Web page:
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  • A growing relationship

    Company’s growing relationship with other countries maintains continuous supply of products
  • About this time every year, Harry & David runs out of its locally grown signature Royal Riviera brand Comice pears.
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  • About this time every year, Harry & David runs out of its locally grown signature Royal Riviera brand Comice pears.
    For decades that meant months passed before the Medford gourmet food and gift company could once again offer pears to its mail-order customers. Today, the gap is usually only two to three weeks before the shipments resume. But while the fruit baskets sent out in midwinter will still include Comice pears, they're far from locally grown.
    Harry & David turned to growers in Chile and New Zealand in the early 1990s, seeking to capitalize on the popularity of its high-end fruit offerings.
    "Without the Southern Hemisphere we would have limited offerings at certain times of the year," said Pete Kratz, the company's chief operations officer, who spent several days in Chile last month, sizing up the latest crop. "We would only have Comice pears available from September through February."
    The ability to import from Chile, Argentina, Brazil, Costa Rica and other countries fills a void and provides lots of opportunity. Harry & David expects to import 2.5 million pounds of fruit from Chile this year alone, with pears accounting for just over half of the total.
    In perspective, it's a smattering of what Harry & David produces or buys stateside and a fraction of what comes north from Chile. Last year, Chile exported $3.6 billion in fresh fruit, some 2.6 million tons, to the U.S., led by grapes, apples and blueberries, according to the Fruit Growers Federation of Chile.
    By 1999 South American growers were planting orchards with Harry & David in mind. Because the Medford company committed to buying specific quality Comice pears, three major growers continued to plant acreage between 2004 and 2007 with some of those orchards just now beginning to produce.
    The combination of a late Rogue Valley harvest last fall and an early one in Chile meant for the first time in years there wasn't a gap between north and south hemisphere pears. The first Chilean pears arrive two to three weeks ahead of those from New Zealand.
    Comice pears aren't suited for growth just anywhere, said David Sugar, a horticulture professor at the Oregon State University Extension Service office in Medford, has worked with growers and food industry representatives in Chile and Argentina and keeps in contact with former students in both countries.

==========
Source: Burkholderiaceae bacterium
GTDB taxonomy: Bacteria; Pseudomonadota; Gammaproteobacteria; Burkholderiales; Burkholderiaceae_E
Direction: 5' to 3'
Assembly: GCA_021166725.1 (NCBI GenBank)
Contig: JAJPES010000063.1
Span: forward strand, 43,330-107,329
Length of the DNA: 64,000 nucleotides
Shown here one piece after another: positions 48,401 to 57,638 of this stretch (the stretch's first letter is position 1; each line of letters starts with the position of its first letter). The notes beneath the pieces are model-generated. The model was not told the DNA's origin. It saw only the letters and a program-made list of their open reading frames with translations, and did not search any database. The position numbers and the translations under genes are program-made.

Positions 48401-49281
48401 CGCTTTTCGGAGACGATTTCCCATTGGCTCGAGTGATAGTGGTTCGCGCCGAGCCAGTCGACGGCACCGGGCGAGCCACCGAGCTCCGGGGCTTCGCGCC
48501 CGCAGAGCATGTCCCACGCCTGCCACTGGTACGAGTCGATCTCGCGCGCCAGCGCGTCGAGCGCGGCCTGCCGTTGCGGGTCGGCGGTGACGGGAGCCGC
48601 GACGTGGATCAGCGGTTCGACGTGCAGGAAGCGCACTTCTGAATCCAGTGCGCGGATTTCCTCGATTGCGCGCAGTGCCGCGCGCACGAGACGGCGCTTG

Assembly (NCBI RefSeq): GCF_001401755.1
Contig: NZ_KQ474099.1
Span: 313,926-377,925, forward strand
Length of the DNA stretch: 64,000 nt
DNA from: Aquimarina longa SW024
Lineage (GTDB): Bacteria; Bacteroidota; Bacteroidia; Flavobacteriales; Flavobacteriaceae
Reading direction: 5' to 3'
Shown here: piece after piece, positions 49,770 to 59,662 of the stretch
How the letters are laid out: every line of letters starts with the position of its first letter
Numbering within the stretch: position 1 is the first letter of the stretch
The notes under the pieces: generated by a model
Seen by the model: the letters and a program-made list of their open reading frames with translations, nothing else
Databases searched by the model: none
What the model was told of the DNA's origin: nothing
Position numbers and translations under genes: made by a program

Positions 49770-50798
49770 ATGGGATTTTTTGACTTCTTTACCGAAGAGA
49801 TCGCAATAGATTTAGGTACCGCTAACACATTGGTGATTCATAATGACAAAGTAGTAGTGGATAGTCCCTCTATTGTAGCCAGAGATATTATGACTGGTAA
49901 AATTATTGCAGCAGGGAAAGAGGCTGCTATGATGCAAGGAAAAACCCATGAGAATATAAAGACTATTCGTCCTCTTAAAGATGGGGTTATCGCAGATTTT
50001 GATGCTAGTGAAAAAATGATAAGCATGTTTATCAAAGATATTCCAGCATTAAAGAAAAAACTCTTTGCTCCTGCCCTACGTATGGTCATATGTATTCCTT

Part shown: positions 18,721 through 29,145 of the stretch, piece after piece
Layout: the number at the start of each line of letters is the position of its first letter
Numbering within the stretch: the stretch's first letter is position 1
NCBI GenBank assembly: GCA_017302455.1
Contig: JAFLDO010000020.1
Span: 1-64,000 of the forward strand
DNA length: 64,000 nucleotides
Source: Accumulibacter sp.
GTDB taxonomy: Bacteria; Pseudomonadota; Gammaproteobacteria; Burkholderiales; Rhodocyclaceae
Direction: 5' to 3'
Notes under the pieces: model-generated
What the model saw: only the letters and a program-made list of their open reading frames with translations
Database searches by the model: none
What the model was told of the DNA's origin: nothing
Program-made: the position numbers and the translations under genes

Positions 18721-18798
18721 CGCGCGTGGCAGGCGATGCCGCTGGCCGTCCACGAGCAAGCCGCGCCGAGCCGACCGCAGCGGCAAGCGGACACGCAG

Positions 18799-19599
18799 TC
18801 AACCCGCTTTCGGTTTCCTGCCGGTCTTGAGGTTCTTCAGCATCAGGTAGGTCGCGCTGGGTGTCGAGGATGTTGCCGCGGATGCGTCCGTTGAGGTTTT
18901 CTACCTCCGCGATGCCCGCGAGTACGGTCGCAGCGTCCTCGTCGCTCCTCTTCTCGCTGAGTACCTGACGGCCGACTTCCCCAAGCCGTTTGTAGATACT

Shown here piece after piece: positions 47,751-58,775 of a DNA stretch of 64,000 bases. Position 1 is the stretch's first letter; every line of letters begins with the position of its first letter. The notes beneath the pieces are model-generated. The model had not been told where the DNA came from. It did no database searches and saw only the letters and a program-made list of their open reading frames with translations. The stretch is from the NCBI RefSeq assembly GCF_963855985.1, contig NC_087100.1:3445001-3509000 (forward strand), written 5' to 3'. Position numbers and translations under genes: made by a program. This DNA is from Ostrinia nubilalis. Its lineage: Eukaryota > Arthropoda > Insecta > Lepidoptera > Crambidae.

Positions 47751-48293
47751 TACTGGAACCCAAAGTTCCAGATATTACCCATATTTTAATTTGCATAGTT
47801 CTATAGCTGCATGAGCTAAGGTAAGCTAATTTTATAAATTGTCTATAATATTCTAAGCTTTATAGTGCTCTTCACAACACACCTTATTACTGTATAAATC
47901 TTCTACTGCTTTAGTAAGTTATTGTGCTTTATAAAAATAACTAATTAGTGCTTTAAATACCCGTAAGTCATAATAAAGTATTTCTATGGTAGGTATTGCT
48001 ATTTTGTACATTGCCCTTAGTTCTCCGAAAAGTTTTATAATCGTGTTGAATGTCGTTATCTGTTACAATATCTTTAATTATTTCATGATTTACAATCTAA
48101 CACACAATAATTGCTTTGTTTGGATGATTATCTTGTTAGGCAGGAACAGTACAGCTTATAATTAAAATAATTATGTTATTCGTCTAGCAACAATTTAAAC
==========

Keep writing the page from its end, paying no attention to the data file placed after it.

"Worldwide, commercial pears are mostly grown in relatively dry interior valleys like ours," Sugar said. "Chile has one huge central valley (betweeen the Pacific and Andes). It tends to be a little more humid and has a little more rainfall than us, so they tend to get a little more russet on the pears."
    His research has helped growers in Chile improve pear appearance, storage life and eating quality.
    "With Comice, in particular, five months is about as long as you can hold them in storage," Sugar said. "To provide a steady supply, the six-month stagger between southern and northern hemispheres is very useful."
    One thing Chilean pear growers do differently from those in the Rogue Valley, Kratz said, is picking through orchards two or three times, allowing some of the smaller fruit to gain size and increasing a tree's yield.
    "The amount of labor input would be pretty significant for us to do that," Kratz said. "It's much more labor intensive to operate. When we think everything is ready we go in there and pick the whole tree at one time."
    Kratz said his visit had a three-fold purpose: Checking quality, building relationships and seeing what's new with products, ownership and packing houses.
    "There have been major changes in the past three years," he said. "It's becoming more vertically integrated in Chile to where more growers own packing houses and own their own exports companies. Before, there might have been three separate entities."
    Economic conditions, both in Chile and the United States, have resulted in consolidations and changing ownerships, Kratz said. He said one Chilean grower told him that "when the U.S. sneezes, Chile gets a cold."
    Growers, Kratz said, are naturally concerned that Harry & David is committed to buying their fruit and understand the gift company wants superior quality.
    "We're going to want the best of the best," Kratz said, "and there might be 3 to 5 percent of the fruit picked that goes into a Harry & David box."
    South American growers pack the pears while still in the orchard, cutting down handling time. The pears, packed in tissue paper and protected by foam, go from orchards to storage at 31 degrees and remain at that temperature until arriving in Medford. They are trucked to the Chilean port city of Valparaiso, about 75 miles northwest of Santiago, the capital city.
    "We bring it out, sort it and put it back in cold storage here," Kratz said. "It's not out of the cold storage more than 45 minutes."
    So far, six or seven containers containing 2,000 boxes have arrived following a 14-day boat trip, two to thee days at U.S. Customs in Long Beach and another two on the freeway.
    The company set an 85 percent gift-grade standard for the Chilean growers. If the standard is exceeded once the fruit arrives in Medford, the growers collect on incentives. If it falls below, payments fall.
    The first containers reaching Harry & David were in the mid-to-high-90s, Kratz said, making participants in both hemispheres happy.
    Reach reporter Greg Stiles at 541-776-4463 or email business@mailtribune.com.
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